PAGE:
Did You Know – Rights to host gatherings for COP rotate between the United Nations’ five global regions, with Eastern Europe set to host in 2024.

The 23 countries that make up that region must select their host candidate unanimously, though the group is also able to relinquish its turn. The COP Presidency is subject to yearly rotation amongst the five global regions, and it is usual that the party holding the Presidency will also host the conference. According to a UNFCCC guide published in 2020, the Secretariat will conduct a fact-finding mission to assess the proposed host city and possible venues 18 months ahead of the tentative date for the COP.

In November 2022, Minister Bowen announced the Government had decided against bidding for hosting duties for COP29, citing the timeframe and geopolitical considerations, but would bid to host COP31, the Conference scheduled for 2026. He also noted that “A Conference of the Parties, as well as being an important discussion, is also the world’s biggest trade fair…there is an opportunity if we win the bid – to show Australia’s capacity to help the world as a renewable energy powerhouse.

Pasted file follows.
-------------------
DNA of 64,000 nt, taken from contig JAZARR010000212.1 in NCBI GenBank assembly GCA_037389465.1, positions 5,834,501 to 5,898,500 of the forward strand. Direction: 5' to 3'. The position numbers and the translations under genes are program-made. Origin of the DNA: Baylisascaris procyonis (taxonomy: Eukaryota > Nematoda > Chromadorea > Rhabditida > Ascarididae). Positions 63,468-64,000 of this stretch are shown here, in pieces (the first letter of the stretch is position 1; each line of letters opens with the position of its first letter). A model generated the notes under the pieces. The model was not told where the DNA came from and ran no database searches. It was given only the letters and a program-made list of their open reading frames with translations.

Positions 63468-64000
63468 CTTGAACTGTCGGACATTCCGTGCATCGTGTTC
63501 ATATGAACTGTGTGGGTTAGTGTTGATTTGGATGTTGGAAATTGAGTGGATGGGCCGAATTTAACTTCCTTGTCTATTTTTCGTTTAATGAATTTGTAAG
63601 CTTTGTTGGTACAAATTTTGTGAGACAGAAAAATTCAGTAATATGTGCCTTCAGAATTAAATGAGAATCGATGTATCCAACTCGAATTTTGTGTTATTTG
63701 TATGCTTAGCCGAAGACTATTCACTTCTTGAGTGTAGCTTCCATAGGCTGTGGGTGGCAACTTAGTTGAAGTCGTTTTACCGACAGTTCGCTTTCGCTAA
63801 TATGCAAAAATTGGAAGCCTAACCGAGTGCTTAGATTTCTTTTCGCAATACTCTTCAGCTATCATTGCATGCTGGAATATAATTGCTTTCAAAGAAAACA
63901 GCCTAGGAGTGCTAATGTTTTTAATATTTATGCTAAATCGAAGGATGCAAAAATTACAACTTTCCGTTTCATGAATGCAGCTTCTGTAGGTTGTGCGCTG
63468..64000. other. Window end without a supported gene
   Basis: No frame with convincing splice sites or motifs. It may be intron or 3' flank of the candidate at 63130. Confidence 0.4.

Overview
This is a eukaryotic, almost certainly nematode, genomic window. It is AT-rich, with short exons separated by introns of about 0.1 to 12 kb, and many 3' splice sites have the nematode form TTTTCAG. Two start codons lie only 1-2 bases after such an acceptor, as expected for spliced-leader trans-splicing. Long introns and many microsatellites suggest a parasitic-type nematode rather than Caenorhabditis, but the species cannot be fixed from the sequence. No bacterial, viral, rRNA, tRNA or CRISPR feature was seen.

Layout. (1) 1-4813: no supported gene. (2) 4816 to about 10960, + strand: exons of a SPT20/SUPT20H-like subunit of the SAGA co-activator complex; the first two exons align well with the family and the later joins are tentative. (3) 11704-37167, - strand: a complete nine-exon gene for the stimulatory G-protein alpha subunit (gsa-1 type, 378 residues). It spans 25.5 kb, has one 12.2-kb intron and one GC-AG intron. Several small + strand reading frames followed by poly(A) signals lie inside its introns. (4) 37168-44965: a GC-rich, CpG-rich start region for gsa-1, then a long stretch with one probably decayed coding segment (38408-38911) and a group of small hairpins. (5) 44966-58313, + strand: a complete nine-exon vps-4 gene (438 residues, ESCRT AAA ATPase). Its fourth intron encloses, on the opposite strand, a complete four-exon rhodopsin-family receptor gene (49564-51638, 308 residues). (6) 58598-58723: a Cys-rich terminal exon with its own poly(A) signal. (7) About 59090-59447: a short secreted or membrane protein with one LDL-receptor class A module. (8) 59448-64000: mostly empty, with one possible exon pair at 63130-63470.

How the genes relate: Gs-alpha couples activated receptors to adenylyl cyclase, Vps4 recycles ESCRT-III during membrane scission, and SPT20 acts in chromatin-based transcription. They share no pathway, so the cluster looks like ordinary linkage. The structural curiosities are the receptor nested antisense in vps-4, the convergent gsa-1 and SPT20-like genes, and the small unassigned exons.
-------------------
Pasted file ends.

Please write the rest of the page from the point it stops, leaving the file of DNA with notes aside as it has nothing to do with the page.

The 2026 talks are open to the Western European and Other States regional group, which includes Australia.

As of this week, there has been no official confirmation of where COP29 will convene, a consensus on which has been made challenging in light of geopolitical tensions in the regional group of Eastern Europe, due to host the Conference next year.  As per the convention in which a COP host is announced by the UNFCCC one year in advance, the official announcement of the host country for COP29 will be formally announced at the 28th Conference and, therefore, in the coming days.